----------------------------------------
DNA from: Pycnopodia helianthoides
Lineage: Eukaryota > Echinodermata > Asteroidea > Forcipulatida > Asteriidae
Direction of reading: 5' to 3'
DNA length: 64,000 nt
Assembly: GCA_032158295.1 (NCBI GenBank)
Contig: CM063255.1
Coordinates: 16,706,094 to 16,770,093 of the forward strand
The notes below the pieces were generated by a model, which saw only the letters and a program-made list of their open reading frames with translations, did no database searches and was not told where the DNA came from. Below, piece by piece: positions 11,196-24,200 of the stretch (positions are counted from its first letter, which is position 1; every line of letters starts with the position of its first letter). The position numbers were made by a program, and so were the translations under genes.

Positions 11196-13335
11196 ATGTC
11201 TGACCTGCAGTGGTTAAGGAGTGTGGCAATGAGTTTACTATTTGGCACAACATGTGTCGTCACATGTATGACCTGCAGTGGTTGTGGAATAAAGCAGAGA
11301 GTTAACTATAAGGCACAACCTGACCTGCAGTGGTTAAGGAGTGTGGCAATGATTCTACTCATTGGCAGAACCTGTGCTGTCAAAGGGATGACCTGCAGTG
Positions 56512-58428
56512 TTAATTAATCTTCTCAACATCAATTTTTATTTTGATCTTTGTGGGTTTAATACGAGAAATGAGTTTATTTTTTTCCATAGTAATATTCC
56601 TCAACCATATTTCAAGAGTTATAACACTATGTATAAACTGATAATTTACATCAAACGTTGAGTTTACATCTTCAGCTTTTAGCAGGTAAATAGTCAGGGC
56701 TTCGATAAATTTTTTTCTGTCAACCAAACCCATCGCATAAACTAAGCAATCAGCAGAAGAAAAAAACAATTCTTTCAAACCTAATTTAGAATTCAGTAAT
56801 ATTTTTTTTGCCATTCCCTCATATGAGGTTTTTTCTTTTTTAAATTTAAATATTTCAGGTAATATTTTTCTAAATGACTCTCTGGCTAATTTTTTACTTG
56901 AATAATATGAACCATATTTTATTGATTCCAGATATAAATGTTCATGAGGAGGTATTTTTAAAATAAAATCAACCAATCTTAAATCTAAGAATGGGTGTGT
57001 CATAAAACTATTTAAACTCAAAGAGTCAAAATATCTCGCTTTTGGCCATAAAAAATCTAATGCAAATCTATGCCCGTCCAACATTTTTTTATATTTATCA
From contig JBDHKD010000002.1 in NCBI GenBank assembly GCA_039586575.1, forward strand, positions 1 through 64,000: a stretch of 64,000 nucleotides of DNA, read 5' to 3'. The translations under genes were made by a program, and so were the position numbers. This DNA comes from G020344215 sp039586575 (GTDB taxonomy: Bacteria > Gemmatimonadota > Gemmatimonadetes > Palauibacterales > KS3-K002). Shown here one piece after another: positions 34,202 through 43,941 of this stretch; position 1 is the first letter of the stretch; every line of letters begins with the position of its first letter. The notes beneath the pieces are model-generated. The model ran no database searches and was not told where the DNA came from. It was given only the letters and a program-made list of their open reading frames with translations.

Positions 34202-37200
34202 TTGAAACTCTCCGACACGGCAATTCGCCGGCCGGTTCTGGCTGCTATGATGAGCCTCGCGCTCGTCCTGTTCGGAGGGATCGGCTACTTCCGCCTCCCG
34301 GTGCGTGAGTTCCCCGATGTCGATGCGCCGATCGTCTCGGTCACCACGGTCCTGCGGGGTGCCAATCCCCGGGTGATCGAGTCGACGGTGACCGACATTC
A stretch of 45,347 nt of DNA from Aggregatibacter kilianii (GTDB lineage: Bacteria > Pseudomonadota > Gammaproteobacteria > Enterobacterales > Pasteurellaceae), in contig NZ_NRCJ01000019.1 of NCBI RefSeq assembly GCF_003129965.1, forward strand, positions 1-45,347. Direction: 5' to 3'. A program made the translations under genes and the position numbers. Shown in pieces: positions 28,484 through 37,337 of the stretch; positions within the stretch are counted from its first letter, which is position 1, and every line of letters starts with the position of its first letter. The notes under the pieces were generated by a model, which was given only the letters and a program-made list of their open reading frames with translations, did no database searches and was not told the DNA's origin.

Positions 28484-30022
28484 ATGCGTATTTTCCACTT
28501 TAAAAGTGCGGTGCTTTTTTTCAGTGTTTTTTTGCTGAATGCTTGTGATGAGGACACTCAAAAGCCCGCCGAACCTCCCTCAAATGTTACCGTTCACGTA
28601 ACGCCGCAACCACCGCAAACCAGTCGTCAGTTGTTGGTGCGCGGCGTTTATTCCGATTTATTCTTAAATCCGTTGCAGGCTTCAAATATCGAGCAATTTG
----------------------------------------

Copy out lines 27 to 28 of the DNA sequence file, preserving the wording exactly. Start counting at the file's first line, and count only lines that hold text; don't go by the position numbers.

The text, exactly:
28501 TAAAAGTGCGGTGCTTTTTTTCAGTGTTTTTTTGCTGAATGCTTGTGATGAGGACACTCAAAAGCCCGCCGAACCTCCCTCAAATGTTACCGTTCACGTA
28601 ACGCCGCAACCACCGCAAACCAGTCGTCAGTTGTTGGTGCGCGGCGTTTATTCCGATTTATTCTTAAATCCGTTGCAGGCTTCAAATATCGAGCAATTTG